Is it too much to ask for when I ask the IT department to give my development team an environment where we can use whatever software that we can download without having to have security check those tools?

Of course, the software can be checked by security before deploying to Test, and the development environment can be on a VLAN that is not accessible from outside. This would greatly aid us by allowing us to use whatever open-source testing tools that we want.

I'm asking because we have such tight restrictions on the software approval process, and I hear of other teams that have an environment where they can configure their local server however they want and they can use whatever tools they want. What's the norm out there?

Thank you for any comments!

4 Answers 4


It really depends on who you work for, and what their policies are. If you work for an open-source shop, you probably have broad powers over your machine. If you work for the military, you probably have squat.

So there is no normative standard that you can point to and say, "See, this is how everyone else is doing it."


Is it too much to ask ... an environment where we can use whatever software that we can download without having to have security check those tools? Short answer: Yes.

If you're "doing" Scrum properly, then you'll be producing Production-ready code every a couple of sprints; four weeks may not be anywhere near long enough for this downloaded Thing-a-ma-jig to be checked out - by whoever needs to do that checking. If that includes your company's legal team, expect a long lead time.

Also, I would say that "security checking" is only part of your problem.
In my experience, "pure Development" teams all too often forget that whatever they develop has to be supported, so your Support team(s) will have to get up to speed with this latest and greatest piece of whatever-it-is, before they can commit to taking calls about it from angry customers, if and when it stops working.

If you deliver Sprint 11 using utility #1 and then, in Sprint 13, decide to shift to utility #2 and then, again, in Sprint 17 to utility #3 then you, as a Development team, can forget about utilities #1 and #2 (you're never going to need them again) but your Support Team(s) may be stuck supporting all three.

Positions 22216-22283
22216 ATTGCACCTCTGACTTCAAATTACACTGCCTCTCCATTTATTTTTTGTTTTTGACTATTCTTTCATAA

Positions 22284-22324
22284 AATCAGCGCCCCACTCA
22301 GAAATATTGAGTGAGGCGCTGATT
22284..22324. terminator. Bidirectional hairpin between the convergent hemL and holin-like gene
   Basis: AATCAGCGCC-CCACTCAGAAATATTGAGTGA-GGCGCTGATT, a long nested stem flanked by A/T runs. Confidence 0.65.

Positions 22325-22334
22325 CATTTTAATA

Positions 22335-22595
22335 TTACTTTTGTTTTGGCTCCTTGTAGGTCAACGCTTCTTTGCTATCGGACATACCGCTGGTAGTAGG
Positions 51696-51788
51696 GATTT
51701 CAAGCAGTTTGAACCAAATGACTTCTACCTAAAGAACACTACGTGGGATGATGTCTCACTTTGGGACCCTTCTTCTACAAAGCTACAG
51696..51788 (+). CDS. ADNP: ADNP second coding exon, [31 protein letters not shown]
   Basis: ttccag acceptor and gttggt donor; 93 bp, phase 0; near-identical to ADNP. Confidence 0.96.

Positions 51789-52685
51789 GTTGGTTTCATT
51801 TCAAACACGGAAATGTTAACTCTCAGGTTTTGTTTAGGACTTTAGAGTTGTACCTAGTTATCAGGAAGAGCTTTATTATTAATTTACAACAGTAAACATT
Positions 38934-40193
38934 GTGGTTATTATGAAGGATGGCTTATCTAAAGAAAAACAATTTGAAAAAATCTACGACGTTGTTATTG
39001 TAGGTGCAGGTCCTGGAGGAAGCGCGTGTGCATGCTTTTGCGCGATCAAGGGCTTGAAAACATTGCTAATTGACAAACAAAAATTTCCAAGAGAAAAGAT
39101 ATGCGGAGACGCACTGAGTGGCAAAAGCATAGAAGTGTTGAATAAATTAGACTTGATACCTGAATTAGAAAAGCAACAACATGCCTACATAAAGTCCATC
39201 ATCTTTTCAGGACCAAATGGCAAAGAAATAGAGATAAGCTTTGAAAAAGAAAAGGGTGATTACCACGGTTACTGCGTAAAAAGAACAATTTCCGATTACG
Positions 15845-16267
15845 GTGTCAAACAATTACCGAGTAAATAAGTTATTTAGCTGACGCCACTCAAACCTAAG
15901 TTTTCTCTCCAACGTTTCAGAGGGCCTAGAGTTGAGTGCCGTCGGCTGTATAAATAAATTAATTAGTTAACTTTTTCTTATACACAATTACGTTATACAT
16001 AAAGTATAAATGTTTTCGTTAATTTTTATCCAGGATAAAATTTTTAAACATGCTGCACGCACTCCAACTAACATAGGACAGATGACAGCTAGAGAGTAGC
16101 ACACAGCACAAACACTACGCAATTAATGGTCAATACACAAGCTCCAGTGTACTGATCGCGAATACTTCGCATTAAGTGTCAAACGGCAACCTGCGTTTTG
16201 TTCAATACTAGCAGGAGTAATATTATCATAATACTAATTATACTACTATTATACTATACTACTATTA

Not a good way to make Friends and Influence people, I would suggest.

  • For many tools, what development uses has no consequence regarding what support uses. Also most shops with onerous security/legal policies are often waterfall shops. Sep 16, 2015 at 21:34

At one previous employer, there was a meeting for the company (around 17,000 employers) to approve software takes place every six months. If you're lucky, you get your request in the next meeting, and legal reports the meeting after that. Then IT has to approve it, which takes a few more weeks. All software must be tied to a specific business need for a project. Most projects last three months.

  • 5
    Does this process have any relationship to why you said "previous employer"? Jun 7, 2010 at 21:46
  • Not entirely unrelated. Jun 8, 2010 at 11:59
  • 2
    I assume that the company wasn't in the business of providing software as one of their products...
    – red tiger
    Jun 8, 2010 at 13:07
  • That has to be one of the worst examples of a highly hierarchical organization. This effectively meant that you'd end up not doing or inefficiently doing a task for over half a year due to giant organizational obstacles.
    – cthulhu
    Jun 8, 2011 at 14:37

I would say that providing the development environment is isolated, then you shouldn't be restricted as to what you can install (within reason). Creativity can be severely hampered by policies!

If you are being restricted, what's to stop you from setting up a VM on your own machine, and putting whatever you want on that? Switch off the networking on the guest machine, and you should be free to download through your host machine and copy into the guest.

  • 2
    This assumes you have the permissions or are allowed to install VM software. I'm not joking.
    – Sparky
    Jun 8, 2010 at 1:02
  • That's a good option, except it would be nice to have a network that's connected to my co-workers' machines, so we can all share a source control server, etc.
    – red tiger
    Jun 8, 2010 at 13:09

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